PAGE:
Last year I published a post about My Earliest Flowering Willow, and was surprised to see that the willow that flowered earliest for my was a hybrid called ‘Lapin’. I was up in the Forest Garden again today, ‘weeping’ at the damage done to my willows by rabbits, and noticed that again, the earliest flowering willow variety was ‘Lapin’. This was one of the three varieties that I had obtained from the National Willow Collection, at Rothamsted Research.
I wanted to get some current pictures of the Forest garden posted, with a short account of where I’ve got to so far, and what’s next. For those who haven’t visited the blog before, it might be worth you checking out the Forest Garden paragraph of the Pictures, Designs, and Plans page, before continuing.
The first picture is a view from the top (North East) corner of the Forest Garden, which is about an acre in size.
View from the top
The pink bands that you can see running across the picture are the swale banks, which are covered in Musk Mallow. This is a wonderful plant, perennial, edible leaves and flowers, great bee forage, deep rooted, and able to compete with grass. I planted most of these as self seeded plants from the vegetable garden,and they have started to self seed, and expand. The pictures below show a bit more detail.
If you have read my recent posts, you could be forgiven for thinking that all I’m doing at the moment is catching swarms. I did think that if ever I wrote an autobiography, this chapter would be entitled ‘Summers in a bee suit’, but I’m trying hard to keep up with all of the other chores that need doing. With no swarms for two days, and after a concerted effort to get ahead of the bees in terms of hive and frame assembly, I have actually managed to spend some time repotting, potting on, planting out, and thinking about the future.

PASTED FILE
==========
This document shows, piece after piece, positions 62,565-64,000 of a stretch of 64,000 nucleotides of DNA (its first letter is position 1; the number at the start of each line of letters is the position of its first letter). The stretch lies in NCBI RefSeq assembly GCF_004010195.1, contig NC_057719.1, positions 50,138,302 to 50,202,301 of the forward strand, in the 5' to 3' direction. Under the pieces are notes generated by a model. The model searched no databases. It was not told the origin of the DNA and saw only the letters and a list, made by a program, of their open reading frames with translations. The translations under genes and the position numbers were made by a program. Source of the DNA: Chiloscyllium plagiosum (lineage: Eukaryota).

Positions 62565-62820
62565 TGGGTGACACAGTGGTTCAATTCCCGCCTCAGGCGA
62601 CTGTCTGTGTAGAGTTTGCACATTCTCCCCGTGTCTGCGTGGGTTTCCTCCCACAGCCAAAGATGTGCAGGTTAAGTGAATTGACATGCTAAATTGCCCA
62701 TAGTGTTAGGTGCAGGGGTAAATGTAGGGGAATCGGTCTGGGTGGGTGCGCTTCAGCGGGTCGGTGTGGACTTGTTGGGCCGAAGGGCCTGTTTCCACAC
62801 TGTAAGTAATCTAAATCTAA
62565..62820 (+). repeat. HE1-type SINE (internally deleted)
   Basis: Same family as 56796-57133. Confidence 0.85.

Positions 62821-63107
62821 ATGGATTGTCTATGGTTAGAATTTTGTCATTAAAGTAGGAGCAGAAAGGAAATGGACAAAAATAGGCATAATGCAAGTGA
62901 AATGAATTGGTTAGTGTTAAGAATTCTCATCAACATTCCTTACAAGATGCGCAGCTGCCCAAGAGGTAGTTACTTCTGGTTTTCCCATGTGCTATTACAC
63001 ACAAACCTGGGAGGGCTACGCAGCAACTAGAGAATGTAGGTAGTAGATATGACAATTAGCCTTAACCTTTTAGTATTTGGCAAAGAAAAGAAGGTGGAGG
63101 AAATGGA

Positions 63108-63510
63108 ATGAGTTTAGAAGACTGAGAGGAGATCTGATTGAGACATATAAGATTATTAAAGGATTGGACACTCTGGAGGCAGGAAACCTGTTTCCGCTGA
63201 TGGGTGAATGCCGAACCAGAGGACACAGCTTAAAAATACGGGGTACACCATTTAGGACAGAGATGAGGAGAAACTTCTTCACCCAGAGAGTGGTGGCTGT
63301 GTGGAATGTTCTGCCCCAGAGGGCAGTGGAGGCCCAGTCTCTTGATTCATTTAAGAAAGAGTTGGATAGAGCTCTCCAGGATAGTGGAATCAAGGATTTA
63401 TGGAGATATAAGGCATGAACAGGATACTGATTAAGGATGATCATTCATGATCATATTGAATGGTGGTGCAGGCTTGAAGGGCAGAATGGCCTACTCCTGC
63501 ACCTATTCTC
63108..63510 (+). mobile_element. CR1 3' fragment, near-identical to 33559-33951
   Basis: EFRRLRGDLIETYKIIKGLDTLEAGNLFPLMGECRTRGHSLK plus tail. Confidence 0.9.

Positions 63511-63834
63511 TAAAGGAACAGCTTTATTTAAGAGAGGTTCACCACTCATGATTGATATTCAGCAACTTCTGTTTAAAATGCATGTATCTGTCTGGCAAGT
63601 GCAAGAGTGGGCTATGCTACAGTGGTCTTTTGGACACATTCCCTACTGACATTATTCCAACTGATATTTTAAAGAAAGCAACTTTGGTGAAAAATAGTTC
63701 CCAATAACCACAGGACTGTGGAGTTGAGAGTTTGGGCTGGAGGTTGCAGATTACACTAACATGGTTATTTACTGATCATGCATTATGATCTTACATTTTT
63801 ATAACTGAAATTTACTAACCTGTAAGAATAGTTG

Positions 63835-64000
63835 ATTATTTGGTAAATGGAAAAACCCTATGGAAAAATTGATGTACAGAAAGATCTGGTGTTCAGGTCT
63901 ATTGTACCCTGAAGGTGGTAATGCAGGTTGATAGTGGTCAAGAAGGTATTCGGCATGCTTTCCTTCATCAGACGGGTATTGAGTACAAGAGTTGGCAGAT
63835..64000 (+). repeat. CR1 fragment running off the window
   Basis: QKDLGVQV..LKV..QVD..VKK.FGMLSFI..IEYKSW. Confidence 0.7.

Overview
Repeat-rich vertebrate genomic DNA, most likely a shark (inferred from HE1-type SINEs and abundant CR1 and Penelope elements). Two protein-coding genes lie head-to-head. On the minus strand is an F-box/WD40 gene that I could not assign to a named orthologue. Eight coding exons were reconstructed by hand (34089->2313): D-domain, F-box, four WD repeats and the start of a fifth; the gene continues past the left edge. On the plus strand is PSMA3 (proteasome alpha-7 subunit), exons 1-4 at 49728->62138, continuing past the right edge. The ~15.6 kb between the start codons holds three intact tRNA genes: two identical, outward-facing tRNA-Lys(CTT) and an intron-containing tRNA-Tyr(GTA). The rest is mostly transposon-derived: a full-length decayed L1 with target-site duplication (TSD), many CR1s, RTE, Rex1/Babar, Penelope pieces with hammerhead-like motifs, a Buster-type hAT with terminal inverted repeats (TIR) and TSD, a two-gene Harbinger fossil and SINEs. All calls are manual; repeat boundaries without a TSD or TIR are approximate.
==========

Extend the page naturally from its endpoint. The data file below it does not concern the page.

It might seem a bit premature to be thinking about Summer bee forage, but when growing from seed, if it’s not planted now, then it may not flower in time. Now I know that it’s possible to grow annuals, from seed, for flowering in Summer, but I prefer to grow perennial plants. That way, the number of bee plants increase each year, rather than remain static. In line with permaculture principles, I also want to grow plants that have more than one function. I realise that you can include looks, and scent, as functions, and I do, but why stop there?
I always relax a little when my willow starts to flower, as it marks the beginning of decent quantities of nectar and pollen for my bees. I have quite a few varieties of willow, and the first to flower here is Salix daphnoides, the violet willow. Not only does it flower early, but the shoots are the colour of damsons, and with the same ‘bloom’. Last year, my willow didn’t start to produce until much later in the month, probably because we had bad weather quite late. The two links here are to articles that I wrote at the time. Busy Bees. Willow Pollen.
This year, I noticed that there were a few catkins that had started to change from white to yellow two days ago, but no sign of any bees. The picture below shows the first of the catkins as it changes.
The silver hairs are what the catkin is like before it starts to produce, and the yellow bits are the individual flowers within the catkin. Each flower produces nectar and pollen, but do not appear to be open yet.